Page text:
Friday, August 2, 2019

Salish Sea News Week in Review August 2 2019

Aloha Dinosaur Friday!
Dinosaurs first appeared about 245 million years ago, at the beginning of the Middle Triassic Epoch, and existed for about 180 million years, going extinct about 66 million years ago at the end of the Cretaceous Period. The period when they lived is called the Mesozoic Era. Richard Owen, an English anatomist, came up with the word "Dinosauria" in 1842. The word comes from the Greek word "deinos," meaning terrible or fearfully great, and "sauros," meaning reptile or lizard.

July was Earth’s hottest month on record, beating or tying July 2016
July was Earth’s hottest month ever recorded, “on a par with, and possibly marginally higher” than the previous warmest month, which was July 2016, according to provisional data from the Copernicus Climate Change Service.

Salal’s Worrisome Die-Off 
in recent months, reports of dead and dying salal in British Columbia have accumulated. More troubling is that no one knows for sure what’s killing the plant.

Study: In breaching Snake River dams, benefits outweigh costs
A new study is further dividing Washington state after concluding the benefits of breaching four dams on the lower Snake River outweigh the costs, both physically and to communities.

No timeline for opening of natural passage for salmon bottleneck on Fraser River 
Officials say they're working as quickly as possible but can't determine if they're on track to create a natural passage at the site of a Fraser River landslide that would allow salmon to reach their spawning grounds.

Trump EPA yanks Obama-era proposal to restrict mine development in salmon-rich Bristol Bay region
The Environmental Protection Agency scuttled proposed development restrictions Tuesday on an open-pit mine in the headwaters of Alaska’s Bristol Bay region, which sustains the largest sockeye salmon runs in the world.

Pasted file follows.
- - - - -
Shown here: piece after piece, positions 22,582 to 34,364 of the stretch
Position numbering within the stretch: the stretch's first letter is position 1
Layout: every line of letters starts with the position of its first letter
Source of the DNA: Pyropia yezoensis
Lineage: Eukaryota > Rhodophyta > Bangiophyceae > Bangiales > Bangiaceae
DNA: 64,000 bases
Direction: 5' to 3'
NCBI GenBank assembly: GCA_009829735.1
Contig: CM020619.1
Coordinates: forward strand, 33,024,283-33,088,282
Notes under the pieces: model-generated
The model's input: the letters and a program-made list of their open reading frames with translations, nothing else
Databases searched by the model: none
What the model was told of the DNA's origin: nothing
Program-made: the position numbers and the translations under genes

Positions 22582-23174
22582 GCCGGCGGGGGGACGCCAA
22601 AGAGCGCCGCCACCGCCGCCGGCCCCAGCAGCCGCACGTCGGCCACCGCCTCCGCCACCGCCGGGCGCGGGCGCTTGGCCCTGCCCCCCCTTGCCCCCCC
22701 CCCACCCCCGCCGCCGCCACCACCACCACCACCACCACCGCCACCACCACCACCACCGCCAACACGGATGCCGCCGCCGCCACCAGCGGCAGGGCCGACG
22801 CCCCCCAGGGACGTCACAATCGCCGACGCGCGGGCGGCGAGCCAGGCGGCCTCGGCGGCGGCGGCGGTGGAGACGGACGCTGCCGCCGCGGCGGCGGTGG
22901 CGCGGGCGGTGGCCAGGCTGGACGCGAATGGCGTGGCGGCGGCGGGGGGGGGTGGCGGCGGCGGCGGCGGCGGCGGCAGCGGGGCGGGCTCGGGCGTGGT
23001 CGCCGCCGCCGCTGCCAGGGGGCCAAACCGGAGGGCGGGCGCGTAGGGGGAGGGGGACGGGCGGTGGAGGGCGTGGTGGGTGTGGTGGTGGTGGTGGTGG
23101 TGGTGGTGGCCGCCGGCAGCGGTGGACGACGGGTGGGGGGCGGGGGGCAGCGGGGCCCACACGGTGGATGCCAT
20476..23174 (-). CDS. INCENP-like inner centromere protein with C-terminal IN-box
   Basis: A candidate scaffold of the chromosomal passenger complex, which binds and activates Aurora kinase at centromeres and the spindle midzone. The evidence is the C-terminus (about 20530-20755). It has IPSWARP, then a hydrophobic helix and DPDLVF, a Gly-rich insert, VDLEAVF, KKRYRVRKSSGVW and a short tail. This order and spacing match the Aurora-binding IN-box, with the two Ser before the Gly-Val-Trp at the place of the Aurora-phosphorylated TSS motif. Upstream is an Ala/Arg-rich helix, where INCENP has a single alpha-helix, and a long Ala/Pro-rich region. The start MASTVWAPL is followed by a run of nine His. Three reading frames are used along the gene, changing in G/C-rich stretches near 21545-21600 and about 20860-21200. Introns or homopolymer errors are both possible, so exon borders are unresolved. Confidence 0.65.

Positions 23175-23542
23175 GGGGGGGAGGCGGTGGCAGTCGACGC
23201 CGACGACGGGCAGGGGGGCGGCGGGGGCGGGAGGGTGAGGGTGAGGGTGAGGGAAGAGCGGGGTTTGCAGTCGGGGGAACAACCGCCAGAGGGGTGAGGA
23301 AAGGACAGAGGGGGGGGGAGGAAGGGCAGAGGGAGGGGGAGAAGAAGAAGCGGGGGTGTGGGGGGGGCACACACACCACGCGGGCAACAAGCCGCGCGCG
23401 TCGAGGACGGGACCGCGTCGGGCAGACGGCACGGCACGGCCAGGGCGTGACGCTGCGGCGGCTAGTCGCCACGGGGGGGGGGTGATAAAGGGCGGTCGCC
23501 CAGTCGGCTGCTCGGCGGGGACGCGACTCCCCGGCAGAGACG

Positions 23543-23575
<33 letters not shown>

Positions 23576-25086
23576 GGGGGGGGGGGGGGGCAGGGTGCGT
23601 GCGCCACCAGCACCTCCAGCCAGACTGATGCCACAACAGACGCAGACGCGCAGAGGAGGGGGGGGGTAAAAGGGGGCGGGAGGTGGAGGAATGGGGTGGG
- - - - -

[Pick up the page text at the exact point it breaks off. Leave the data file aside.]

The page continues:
B.C. First Nation buys 5 per cent stake in clean-energy projects worth $2.5 billion
A First Nation in northwest British Columbia says an investment in clean-energy projects worth more than $2.5 billion represents a historic move toward its economic independence.

EPA's move to ease state water quality rules welcomed by pulp industry
In what industry officials are calling good news for local pulp and paper mills, the U.S. Environmental Protection Agency signed a proposal Tuesday to roll back “unattainable” water quality standards. Also known as the fish consumption rule, Washington’s clean water rule is intended to protect the health of people and fish and to manage pollution caused by industries and municipalities.

These news clips are a selection of weekday clips collected in Salish Sea News and Weather which is compiled as a community service by Mike Sato. To subscribe, send your name and email to msato (@) Your email information is never shared and you can unsubscribe at any time.

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